Richard Loe is a former All Black and current columnist for the New Zealand Herald

Richard Loe: In my experience, form counts most

Rene Ranger has played consistently well this season. Photo / Greg Bowker
Rene Ranger has played consistently well this season. Photo / Greg Bowker

The video was called Rugby Smart. It came from the NZRU and I watched it as part of my coaching responsibilities in club rugby.

It was fronted by a bloke called Conrad Smith. He talked about the importance of putting your head in the right place at tackle time.

I first saw that video about two weeks after he first knocked himself out by putting his head in the wrong place. He's supposed to be a smart man, with a reasonable IQ - but none of those things gel with what he did last week; he again put his head where it shouldn't go.

That has caused, I'll bet, a bit of worry in the All Blacks. He's a key man, not just in leadership terms but in reading the game and on defence. Put that with the absence of Richard Kahui - even his Japan contract is supposedly in the balance - and the fact that Ma'a Nonu's knee has been bothering him all season and you have a pretty concerning midfield problem. Smith, I'd say, will be out for longer than just a few weeks this time, with his concussion past.

But do we really have a problem? Last week, I talked in part about the Fitzy syndrome - giving young, form players a chance and not being too surprised when they grab it. To me, it's a form versus experience debate. Sure, you can have (and should have) experience. But I believe a team can only stand so many out-of-form experienced players and there must be form players there to capitalise on that experience.

So, with that in mind, who might fill the All Black gap in midfield? First, let's have a look at those who might play round them.

If Kieran Read can get back in time, you have a No 8 who offers a firm footing in the 8-9-10 axis that the All Blacks (and any rugby team) need. Piri Weepu and Dan Carter complete the roll call. That's a highly stable axis.

At fullback, Israel Dagg - the shock of being dropped had a salutary effect, didn't it? He came back strong. On the wing, you'd probably have Julian Savea, although I'd argue he needs to do more of what he did in the second half against the Cheetahs in the next three or four weeks to show that his head is in the right space. On the other wing, I'd go for big Blues winger Frank Halai. Most people will go for Hosea Gear (and I think the All Black selectors will too) but, again, I can only tolerate a few 'experience' players ahead of 'form' players.

The midfield comes down to combinations. The selectors may go for Tamati Ellison at 12 and Ben Smith at 13, although that would be short-lived with Ellison off to Japan. I'm told he played well in his comeback against the Sharks. Smith has not played much in the centre role. Ryan Crotty is another possibility at 12.

I'd go for the Blues' Rene Ranger at centre and Francis Saili at second five-eighth. Inexperienced, I know, but Ranger has done the business this year and he and Saili have played consistently well.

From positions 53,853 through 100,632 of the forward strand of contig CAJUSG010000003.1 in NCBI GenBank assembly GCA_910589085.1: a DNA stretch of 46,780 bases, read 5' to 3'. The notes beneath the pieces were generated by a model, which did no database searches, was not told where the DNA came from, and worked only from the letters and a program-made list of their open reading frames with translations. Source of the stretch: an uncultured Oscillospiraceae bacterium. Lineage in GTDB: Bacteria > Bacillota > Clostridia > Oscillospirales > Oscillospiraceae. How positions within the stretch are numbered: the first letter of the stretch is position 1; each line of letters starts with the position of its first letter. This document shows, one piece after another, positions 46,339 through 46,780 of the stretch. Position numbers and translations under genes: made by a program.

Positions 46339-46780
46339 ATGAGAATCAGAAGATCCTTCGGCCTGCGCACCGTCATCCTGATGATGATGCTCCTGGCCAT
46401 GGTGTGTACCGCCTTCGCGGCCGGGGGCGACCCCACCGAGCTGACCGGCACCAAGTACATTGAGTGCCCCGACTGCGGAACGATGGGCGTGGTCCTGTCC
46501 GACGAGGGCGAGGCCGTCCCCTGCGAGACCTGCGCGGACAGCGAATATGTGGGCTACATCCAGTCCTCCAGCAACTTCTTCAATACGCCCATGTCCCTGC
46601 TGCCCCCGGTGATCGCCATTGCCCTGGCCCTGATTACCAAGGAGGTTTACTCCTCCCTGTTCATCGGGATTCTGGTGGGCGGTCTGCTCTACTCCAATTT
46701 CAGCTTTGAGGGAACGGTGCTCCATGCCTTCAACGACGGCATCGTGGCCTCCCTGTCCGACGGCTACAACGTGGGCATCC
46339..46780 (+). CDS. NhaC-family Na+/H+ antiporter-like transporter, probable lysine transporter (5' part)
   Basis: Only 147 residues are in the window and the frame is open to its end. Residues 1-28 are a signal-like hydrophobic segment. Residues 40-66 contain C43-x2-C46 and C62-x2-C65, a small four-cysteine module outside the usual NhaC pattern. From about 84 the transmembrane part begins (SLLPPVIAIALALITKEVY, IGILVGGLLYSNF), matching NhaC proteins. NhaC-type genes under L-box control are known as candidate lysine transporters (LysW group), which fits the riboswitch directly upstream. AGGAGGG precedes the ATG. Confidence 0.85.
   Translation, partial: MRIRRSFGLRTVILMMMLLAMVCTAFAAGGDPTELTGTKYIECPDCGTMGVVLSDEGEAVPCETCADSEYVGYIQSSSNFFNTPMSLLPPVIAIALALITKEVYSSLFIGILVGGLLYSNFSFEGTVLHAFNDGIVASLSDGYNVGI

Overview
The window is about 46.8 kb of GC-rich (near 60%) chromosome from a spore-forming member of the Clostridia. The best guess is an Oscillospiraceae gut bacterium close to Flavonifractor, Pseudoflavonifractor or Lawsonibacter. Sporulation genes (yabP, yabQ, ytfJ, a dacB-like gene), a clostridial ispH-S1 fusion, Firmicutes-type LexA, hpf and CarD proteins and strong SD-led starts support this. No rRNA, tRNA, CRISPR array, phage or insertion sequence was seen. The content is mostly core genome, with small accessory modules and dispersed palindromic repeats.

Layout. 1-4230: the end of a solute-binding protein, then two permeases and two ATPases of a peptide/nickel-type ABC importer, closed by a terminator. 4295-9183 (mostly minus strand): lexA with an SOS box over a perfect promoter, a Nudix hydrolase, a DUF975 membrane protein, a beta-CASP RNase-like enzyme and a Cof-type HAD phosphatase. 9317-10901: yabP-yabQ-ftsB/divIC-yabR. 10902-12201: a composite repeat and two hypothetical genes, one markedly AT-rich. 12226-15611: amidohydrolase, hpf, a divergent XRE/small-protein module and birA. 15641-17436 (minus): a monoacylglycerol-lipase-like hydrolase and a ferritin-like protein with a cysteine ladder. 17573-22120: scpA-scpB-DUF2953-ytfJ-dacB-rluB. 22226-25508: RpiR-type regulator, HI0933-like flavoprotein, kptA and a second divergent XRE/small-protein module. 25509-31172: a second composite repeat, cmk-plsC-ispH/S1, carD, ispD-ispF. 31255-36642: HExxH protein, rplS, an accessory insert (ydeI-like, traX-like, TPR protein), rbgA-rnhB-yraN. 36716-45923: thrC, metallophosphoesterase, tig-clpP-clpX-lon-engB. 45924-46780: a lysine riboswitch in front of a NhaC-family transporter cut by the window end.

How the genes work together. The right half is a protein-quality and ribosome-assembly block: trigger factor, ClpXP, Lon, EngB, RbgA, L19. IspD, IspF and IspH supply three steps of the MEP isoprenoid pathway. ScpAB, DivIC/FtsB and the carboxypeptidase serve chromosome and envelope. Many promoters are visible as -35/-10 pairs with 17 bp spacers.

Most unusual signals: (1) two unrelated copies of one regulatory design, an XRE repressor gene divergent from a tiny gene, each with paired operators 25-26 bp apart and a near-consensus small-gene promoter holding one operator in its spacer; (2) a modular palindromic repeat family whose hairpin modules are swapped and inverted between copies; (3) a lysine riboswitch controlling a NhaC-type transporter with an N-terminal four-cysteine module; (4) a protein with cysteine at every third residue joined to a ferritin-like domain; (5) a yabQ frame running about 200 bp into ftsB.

Okay, that might be a raw backline but look at the whole team. There'd be plenty of experience in the front row with Keven Mealamu or Andrew Hore, Owen Franks, Ben Franks and Wyatt Crockett. Pick two of the three of Sam Whitelock, Luke Romano and Brodie Retallick at lock; there's two or three candidates for Richie McCaw's No 7 jersey and the likes of Liam Messam and Victor Vito to fill blindside even before you start looking at younger blokes such as Brad Shields and Steven Luatua.

That's a pretty good mix of experience and form right there and I think they'd do a pretty good job against the French. Remember 1986 and the 'Baby Blacks' against the big, bad berets? We all know who won that one and what it meant for New Zealand rugby.

Just as then, we may need some of these blokes when it comes to World Cup time. Makes sense to give them a go now.

- Herald on Sunday

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Richard Loe is a former All Black and current columnist for the New Zealand Herald

Richard Wyllie Loe was a renowned All Black forward prop who plied his trade for the New Zealand national team between 1987 and 1995. Loe was well known by fans and team mates alike as an ‘enforcer’ on the pitch, a player who balanced his abilities with the ball with a tough-tackling prowess and a penchant for physicality. During an outstanding career Richard Loe represented his country of birth in no less than three World Cups, assisting the All Blacks to a famous victory in 1987. Along with fellow team mate and captain Sean Fitzpatrick, Loe formed one of the most formidable forward lines ever to lead the All Blacks. Despite his sometimes overly physical dominance on the pitch, Loe is regarded by former team mates as being an exceptional character and professional. Following retirement from rugby Loe became a sport columnist for the New Zealand Herald, a position he still holds today.

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